AN INTRODUCTION TO ENGLISH GRAMMAR & LANGUAGE
Here, that points out which girl is meant. (i) Some is used in affirmative sentence while any is
He gave me ten oranges. used in negative sentence.
̄ For example,
Adjective He has not some problems. —wrong
Here, ten shows how many oranges he gave me. He has not any problems. —correct
KINDS OF ADJECTIVES She has any money with her. —wrong
She has some money with her. —correct
Adjectives are of the following kinds:
(ii) Many is used before countable noun while much is
(1) Adjective of quality
used before uncountable noun.
(2) Adjective of quantity
(3) Adjective of number.
The accident caused many damages. —wrong
(4) Demonstrative Adjective
The accident caused much damages. —correct
(5) Distributive Adjective She met much people there. —wrong
(6) Emphasizing Adjective She met many people there. —correct
(7) Interrogative Adjective (iii) Many a much should not be used objectively. Use a
(8) Possessive Adjective large number of, a large amount of, a great deal of,
(9) Proper Adjective plenty of etc. instead of much or many.
(10) Relative Adjective For example,
(11) Exclamatory Adjective She asked me many questions. —wrong
She asked me a large number of questions.
(1) ADJECTIVE OF QUALITY
These Adjectives show the kind or quality of a per-
Mohan drank much water —wrong
son or a thing.
Mohan drank plenty of water —correct
(iv) Few and little cannot be used for the sense of a few
The Ganges is a holy river.
and a little.
Calcutta is a large city.
He is an honest man. Few persons were there to help me —wrong
(i) In using Adjectives of Quality, we first use ordinal A few persons were there to help me —correct
After a long journey she got little tired —wrong
For example, After a long journey she got a little tired —correct
She has read the three first Chapters.—wrong
Note : The meaning of few and little is nothing. Al-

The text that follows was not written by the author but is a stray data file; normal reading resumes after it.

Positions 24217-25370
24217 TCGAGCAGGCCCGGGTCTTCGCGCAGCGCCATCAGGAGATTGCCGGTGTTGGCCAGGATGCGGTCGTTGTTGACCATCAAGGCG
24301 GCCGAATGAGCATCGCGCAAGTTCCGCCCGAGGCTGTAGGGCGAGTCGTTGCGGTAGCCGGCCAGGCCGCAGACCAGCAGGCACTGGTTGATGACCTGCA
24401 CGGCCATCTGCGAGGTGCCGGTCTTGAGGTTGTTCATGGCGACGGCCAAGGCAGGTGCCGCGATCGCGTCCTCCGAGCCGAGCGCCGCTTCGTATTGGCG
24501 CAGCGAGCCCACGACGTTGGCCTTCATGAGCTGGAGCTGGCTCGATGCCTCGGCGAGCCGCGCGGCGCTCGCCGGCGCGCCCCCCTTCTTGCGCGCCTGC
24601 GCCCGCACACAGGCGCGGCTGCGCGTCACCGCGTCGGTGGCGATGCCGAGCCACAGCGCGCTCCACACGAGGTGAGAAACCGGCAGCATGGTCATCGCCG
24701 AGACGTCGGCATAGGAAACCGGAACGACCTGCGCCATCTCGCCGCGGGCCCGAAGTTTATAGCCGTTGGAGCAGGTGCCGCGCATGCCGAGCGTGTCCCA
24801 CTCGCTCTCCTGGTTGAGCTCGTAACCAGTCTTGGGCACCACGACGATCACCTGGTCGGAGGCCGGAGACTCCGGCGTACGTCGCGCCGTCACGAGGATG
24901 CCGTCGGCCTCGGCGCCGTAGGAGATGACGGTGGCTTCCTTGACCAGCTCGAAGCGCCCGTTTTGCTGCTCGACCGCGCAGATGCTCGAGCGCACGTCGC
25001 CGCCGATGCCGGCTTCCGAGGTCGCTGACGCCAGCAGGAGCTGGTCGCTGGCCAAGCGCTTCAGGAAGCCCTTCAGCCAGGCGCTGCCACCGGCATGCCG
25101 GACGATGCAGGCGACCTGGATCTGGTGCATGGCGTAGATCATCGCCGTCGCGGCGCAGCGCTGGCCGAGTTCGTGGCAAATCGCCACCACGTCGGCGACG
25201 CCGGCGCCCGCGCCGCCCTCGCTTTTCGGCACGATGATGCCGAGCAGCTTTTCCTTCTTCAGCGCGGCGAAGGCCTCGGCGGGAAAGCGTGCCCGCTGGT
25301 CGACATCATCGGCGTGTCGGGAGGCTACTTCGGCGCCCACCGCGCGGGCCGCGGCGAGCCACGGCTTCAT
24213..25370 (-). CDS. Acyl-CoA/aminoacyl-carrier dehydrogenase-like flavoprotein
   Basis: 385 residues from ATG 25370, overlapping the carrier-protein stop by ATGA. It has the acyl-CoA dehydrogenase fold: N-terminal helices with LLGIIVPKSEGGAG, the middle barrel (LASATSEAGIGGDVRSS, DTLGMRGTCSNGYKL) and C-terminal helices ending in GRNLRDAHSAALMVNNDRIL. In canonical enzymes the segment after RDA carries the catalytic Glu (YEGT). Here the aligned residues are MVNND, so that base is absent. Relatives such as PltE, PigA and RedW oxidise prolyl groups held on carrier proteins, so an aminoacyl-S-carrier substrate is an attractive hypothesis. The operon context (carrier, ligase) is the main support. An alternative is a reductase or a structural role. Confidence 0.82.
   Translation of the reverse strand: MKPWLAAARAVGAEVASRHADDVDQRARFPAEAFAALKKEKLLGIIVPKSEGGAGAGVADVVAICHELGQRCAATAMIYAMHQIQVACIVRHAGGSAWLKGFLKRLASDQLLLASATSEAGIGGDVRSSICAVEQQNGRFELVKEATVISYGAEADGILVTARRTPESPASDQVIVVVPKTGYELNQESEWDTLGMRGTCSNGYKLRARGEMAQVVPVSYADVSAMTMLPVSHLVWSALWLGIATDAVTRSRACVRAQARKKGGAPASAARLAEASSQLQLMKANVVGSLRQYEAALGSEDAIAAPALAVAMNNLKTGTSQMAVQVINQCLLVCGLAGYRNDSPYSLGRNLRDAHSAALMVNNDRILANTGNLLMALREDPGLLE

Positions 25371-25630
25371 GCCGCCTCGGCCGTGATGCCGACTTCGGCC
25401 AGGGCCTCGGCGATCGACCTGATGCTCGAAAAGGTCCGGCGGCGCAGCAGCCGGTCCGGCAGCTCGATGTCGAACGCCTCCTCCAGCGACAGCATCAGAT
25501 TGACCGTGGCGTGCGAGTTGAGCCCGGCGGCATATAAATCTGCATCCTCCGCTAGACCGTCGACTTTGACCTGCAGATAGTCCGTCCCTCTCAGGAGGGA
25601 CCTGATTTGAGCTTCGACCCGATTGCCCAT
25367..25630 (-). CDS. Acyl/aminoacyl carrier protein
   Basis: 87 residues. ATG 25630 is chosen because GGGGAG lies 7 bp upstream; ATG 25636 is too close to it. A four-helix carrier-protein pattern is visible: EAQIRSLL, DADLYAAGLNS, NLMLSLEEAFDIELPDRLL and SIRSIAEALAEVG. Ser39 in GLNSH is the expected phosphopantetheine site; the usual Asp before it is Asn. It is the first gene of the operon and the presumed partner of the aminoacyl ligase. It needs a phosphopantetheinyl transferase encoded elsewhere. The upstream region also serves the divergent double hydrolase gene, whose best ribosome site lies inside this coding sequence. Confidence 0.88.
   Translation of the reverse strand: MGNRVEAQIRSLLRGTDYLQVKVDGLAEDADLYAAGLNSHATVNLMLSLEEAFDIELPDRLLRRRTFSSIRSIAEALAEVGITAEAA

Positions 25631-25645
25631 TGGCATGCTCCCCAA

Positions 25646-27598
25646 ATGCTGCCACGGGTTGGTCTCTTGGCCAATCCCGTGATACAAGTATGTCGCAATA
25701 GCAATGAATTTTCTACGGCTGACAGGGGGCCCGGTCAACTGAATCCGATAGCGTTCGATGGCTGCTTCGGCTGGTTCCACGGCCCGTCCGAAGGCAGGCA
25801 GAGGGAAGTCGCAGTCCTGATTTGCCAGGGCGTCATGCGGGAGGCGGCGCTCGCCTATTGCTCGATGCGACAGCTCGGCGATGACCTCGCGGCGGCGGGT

She has read the first three Chapters.—correct ways, use hardly / any in such cases.
I have read the four last stanzas. —wrong For example,
I have read the last four stanzas. —correct. Bill has hardly any money to give me.
(ii) One or two Adjectives can be used before or after He has hardly any books to give me.
(v) A few or a little cannot be used at the place of the
A black and white film few and the little.
̄ ̄ ̄ For example,
Adj Adj Noun I gave him books a few I had —wrong
A film black and white I gave him books the few I had —correct
̄ ̄ ̄ She gave me money a little she had —wrong
Noun Adj Adj She gave me money the little she had —correct
(iii) The following Adjectives are used only predicatively. (3) ADJECTIVE OF NUMBER
sleep, awake, afraid, ashamed, alike, alone etc. Adjectives of number (or Numeral Adjectives) are those
For example, that show how many are meant or in what order :
Ram is an alone boy. —wrong For example,
Ram is alone. —correct five, fifth, one, first, all, few, many, some etc.
Ravi is an ashamed boy. —wrong There are two kinds of Adjectives of number those
Ravi is ashamed. —correct which show exactly how many persons or things there
are, or in what order in a series any of them stands, are
(2) ADJECTIVE OF QUANTITY called Definite Numerals : four, fourth, nine, ninth etc.
Adjectives of quantity show how much of a thing is (i) Those Adjectives of Number which do not show what
meant. the exact number is, are called Indefinite Numerals: all,
For example, few, many more, sever all, some etc.
All, any, enough, half, little, much, no, whole, some etc. For example,
For example, All men must die.
He drank much milk. Few cats like cold water.
I want some paper. Many boys were present.
I drank a little milk. Some rose are white.